Guns vs. Howitzers

I raised a question as to "Why is an 8-inch a Howitzer but a 175mm is a Gun?"

This interesting dialogue resulted from that question.

Bill Taggart (66-67) Howitzer vs. Gun - I had a question that I have been meaning to ask and thought our friend Johnnie Pearson (68-69) would be a good resource. Our 8-inch Artillery were Howitzers but the 175mm was called a gun. It dawned on me recently that I never really understood why that was the case.
Johnnie Pearson (68-69)

I believe the difference is due to barrel length.  So the 105, 155, and 8-inch are (short barreled) howitzers, and the 175 is a (long barreled) gun.

I then opened the question to our entire group and following are the replies I received.
Paul Griffith (67-68) Bill, The difference is In rifling. The 175 had a rifled barrel and the 8” like the 105 and 155 were howitzers which are smooth bored. Rifling causes the projectile to spin as it leaves the tube and travel further, thus greater range. I hope this helps.
Dan O’Brien (69-70) The difference between the GUN and the HOWITZER is the Trajectory of the round.  One might go high and come down and the other might go straight to the target. The howitzer took the shortest path to the target.  The 175 gun may have fired farther but it had an arch in its travel pattern.  If the 175 ever fired at the same angle as the 8 inch, it would destroy the trunnion/ pistons that bring it back into battery.  How many of us have seen damage to the plate in the well as a result of a high angle and charge 3 load on a 175.
Dan O’Brien (69-70)

Hi Bill,

This clip from  Wikipedia further explains the difference of howitzer vs. gun and also one and the same.

Gun-howitzer (also referred to as gun howitzer) is a type of artillery weapon that is intended to fulfill both the role of ordinary cannon or field gun, and that of a howitzer. It is thus able to convey both direct and indirect fire.

To be able to serve as a howitzer, gun-howitzers are typically built to achieve up to 60—70° of elevation. For effective direct fire, the gun-howitzers typically employ a fairly long barrel, usually not shorter than 30 calibers. Its ammunition also has a high muzzle velocity and often large caliber (often 120 mm and larger).

Dan O’Brien (69-70)

A good link going back a hundred years where it all started.

Neal Schwartz (68-69)

And in reference to Gun Vs Howitzer I found this which is the simplest definition of the difference.  When we fired 175mm Guns we sometimes fired them as howitzers, angles (elevations) greater than 45 degrees (800 mils).  I remember a particular situation, I think it was “C” Btry at Bastogne, where we fired them almost straight up to attack the back side of a high hill.  We didn’t have any mortars or mortar crews around to defend the area.

All 8-inch and 175’s had rifling.

Rich Webekind (66-67)

My understanding of the difference is that a howitzer fired a shell that had a higher arch to it as opposed to the flatter path taken by the shell fired by a gun. 

Mark Hommel (69-70) The howitzer has spiral grooves inside the barrel that makes the projectile spin as is travels. A gun doesn't have grooves and the projectile doesn't spin. The howitzer is more accurate. Well, that is what I was told while I was there on the firebase. I assumed it was true.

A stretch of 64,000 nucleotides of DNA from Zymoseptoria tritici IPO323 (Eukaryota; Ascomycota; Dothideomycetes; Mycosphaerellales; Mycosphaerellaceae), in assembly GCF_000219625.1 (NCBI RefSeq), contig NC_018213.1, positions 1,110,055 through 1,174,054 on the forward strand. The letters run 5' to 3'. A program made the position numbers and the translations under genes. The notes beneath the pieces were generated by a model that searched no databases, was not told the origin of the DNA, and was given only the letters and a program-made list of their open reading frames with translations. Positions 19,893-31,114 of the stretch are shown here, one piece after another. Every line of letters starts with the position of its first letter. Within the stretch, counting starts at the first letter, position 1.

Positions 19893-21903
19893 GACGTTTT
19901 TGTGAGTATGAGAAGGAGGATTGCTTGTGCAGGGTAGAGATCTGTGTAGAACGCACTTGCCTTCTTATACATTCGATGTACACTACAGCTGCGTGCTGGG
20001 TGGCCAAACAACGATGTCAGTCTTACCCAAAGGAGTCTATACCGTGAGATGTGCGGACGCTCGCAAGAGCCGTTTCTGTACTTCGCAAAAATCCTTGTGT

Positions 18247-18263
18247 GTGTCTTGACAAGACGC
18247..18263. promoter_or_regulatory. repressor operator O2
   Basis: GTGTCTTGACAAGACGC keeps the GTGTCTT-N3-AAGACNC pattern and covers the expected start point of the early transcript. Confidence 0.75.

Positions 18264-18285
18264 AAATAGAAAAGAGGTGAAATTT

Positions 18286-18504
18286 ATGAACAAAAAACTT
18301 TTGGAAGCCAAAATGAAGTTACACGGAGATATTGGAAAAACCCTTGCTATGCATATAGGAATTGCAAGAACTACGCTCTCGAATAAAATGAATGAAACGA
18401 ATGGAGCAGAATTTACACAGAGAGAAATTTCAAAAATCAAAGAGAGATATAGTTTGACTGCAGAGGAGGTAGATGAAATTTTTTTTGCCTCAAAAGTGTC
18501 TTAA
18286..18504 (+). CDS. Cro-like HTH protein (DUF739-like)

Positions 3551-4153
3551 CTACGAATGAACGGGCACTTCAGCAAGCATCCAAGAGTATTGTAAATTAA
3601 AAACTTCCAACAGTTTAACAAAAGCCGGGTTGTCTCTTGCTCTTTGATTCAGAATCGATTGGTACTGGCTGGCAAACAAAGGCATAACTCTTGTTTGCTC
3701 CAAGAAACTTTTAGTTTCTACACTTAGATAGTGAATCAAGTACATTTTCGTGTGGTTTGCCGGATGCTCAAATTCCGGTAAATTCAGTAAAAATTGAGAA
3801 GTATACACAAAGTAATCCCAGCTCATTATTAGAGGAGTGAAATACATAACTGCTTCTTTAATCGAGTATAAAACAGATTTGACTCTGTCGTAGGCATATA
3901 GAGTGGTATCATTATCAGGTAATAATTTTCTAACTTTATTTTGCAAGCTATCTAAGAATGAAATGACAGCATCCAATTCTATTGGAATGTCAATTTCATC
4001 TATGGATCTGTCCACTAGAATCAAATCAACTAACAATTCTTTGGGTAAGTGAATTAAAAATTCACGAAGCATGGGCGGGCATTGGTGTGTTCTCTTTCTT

Stan Markham (70-71) The wikipedia article on field guns has a definition of gun and howitzer that parallels my recollection of what we were taught at Ft Sill:

"the term has been applied to long-range artillery pieces that fire at a relatively low angle, as opposed to howitzers which can fire at higher angles."

In short, the difference is the "usual" angle of fire - low vs. high - intended for the piece. Mortars would have a higher angle than howitzers.

Rex Hon (66-67) As I remember from OCS class before WW1 or WW2 the artillery was not internationally standardized. The word howitzer is of Czech origin for a large bore diameter, short barrel, gunpowder weapon used in the middle 1400’s. 

However, throughout the years, the word howitzer could mean any kind of artillery.  At some time in modern history a mathematical standard was developed by various military organizations. As I remember a howitzer became a gun when the bore diameter was multiplied by 27 times and the barrel length exceeded the computed amount. I think this is correct.

Rex Hon (66-67) To Dave Stieghan (Not 1/83rd)

The men of the 1st Bn. 83rd Artillery need an answer to an old question.  We have been discussing when a howitzer should be called a gun.  Example—the M 107 SP —175mm gun vs. the M110 SP — 8” howitzer. You, being the Historian of the Army,  probably have the answer.

I think I remember from OCS class a howitzer is called a gun when the diameter of the bore of the barrel is multiplied by 27 times and this amount is longer than the length of the barrel.

However we need an expert’s opinion.  You are the only person I know that knows everything about the Army.


Dave Stieghan  The 175mm was a gun and the 8” was a howitzer. It has to do with the caliber/length of the tube. The gun shoots flat and the howitzer fires at a higher angle.
Barney Downey (70-71) I don’t think there is a definitive answer to why the 175mm Gun wasn’t referenced as a Howitzer but the Barrel was definitely rifled, I cleaned the bore on ours enough to note that my fist would be a depth measurement of that rifling. All modern artillery pieces had rifling, except mortar tubes and M-79 grenade launchers were smooth bore.